Organizational success depends ultimately depend on the quality of it’s the leaders. But are leaders born successful or can they be trained? Use theories and evidence to support your discussion.
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Good organizations have credited their success to their leaders; for example, Apples boss Stephen Jobs, Richard Branson of the Virgin Atlantic and Henry Ford the founder of Ford automobiles. It is an open secret that these leaders had their personal conviction to do whatever they were doing. Apart from a leader being decisive, having charisma, he/she has to still have some trained skilled which are either acquired during their working period or trained. It is to this effect that the leader can decide to choose which skill to use at a particular time.
In this regards a leaders should be able to interact with others in the organization with ease so that they can get as much information as possible. One-on-one communication is very important because this makes the followers to have a feeling of being in a team thus eliciting intrinsic motivation and eventual job satisfaction. Organizational success entirely depends on the success of its leaders to plan and manage issues and resources in the organization in a synchronized way. Read also W illiam Ouchi's Theory Z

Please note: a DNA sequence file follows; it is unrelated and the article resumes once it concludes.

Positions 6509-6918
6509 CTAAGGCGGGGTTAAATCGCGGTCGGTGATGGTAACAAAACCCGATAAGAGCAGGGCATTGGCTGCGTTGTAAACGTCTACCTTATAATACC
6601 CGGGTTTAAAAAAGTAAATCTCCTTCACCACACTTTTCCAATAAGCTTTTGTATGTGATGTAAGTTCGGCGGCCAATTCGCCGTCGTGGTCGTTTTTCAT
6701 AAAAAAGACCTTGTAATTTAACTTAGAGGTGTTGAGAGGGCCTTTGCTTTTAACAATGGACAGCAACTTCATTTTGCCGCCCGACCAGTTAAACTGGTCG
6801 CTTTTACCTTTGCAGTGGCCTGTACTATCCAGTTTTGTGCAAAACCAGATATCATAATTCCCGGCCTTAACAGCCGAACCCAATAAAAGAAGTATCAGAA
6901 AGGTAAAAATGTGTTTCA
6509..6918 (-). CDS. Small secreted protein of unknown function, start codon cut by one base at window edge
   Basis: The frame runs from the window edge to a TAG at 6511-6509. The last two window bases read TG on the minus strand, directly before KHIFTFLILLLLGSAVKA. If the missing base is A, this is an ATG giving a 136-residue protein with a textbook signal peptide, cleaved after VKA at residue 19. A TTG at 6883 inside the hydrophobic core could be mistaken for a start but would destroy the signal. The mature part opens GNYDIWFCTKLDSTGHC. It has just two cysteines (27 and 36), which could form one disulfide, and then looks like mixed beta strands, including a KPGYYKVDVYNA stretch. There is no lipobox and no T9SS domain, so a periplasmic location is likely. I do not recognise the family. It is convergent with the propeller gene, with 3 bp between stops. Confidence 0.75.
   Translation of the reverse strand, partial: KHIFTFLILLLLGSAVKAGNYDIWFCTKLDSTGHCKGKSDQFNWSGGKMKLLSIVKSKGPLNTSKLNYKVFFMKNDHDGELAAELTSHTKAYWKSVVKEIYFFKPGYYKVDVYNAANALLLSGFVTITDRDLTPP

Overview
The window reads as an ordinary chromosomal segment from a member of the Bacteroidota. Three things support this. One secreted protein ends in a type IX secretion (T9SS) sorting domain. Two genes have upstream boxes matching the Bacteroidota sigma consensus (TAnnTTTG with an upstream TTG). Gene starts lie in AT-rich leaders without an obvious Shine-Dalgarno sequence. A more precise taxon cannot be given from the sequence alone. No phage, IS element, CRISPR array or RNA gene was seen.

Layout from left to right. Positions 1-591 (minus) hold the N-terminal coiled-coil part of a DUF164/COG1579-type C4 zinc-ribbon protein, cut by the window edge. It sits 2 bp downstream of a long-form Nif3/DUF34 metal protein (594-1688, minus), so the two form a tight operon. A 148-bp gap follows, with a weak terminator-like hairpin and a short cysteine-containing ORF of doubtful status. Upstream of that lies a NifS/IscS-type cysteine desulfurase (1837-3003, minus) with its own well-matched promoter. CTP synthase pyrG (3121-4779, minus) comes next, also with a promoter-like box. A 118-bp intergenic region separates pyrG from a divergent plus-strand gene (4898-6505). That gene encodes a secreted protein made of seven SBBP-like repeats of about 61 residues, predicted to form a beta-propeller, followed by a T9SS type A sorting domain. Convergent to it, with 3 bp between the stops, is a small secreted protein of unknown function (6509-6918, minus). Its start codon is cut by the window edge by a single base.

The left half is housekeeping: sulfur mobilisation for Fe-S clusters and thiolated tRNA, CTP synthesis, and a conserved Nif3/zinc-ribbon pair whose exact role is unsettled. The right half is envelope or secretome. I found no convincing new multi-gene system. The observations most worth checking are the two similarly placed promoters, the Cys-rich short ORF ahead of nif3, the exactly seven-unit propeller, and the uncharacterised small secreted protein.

illiam Ouchi's Theory Z
The ability of leaders cannot only be successful by considering their innate skills, they also have to consider other factors including; their ability to judge their subordinates appropriately and assigning them tasks they are able to accomplish. Equally important is the need for good leaders to be able to manage time such that the time frame stipulated in attainment of the organization’s goal is catered for. They too have to have basic skills in management skill and be able to read financial statements so that they can know where their organization is heading to.
In essence, leaders of successful organizations are people who put the interests of the organization above their own. They take blame when things go wrong and give credit to others when things go right; the back stops with them.
Trait Approach Good leadership skills can either be innate or inborn, trained or acquired. The trait approach, which stemmed from the late nineteenth century and in the early twentieth century, had a notion that leaders were born. It was believed that it was a man’s innate ability to lead (David: 1970).
As a result, an individual destined to lead had inborn traits or characteristics that enabled him to lead. It is to this effect that various researching agencies took the task to find out the truth behind this belief without much yield. Trait leadership approach has the perception that there are some traits that the society considers as leadership traits thus enabling the society to identify leaders (Greenbury: 1999). This alludes to the perception that people are born to be leaders which is apparently not sometimes true.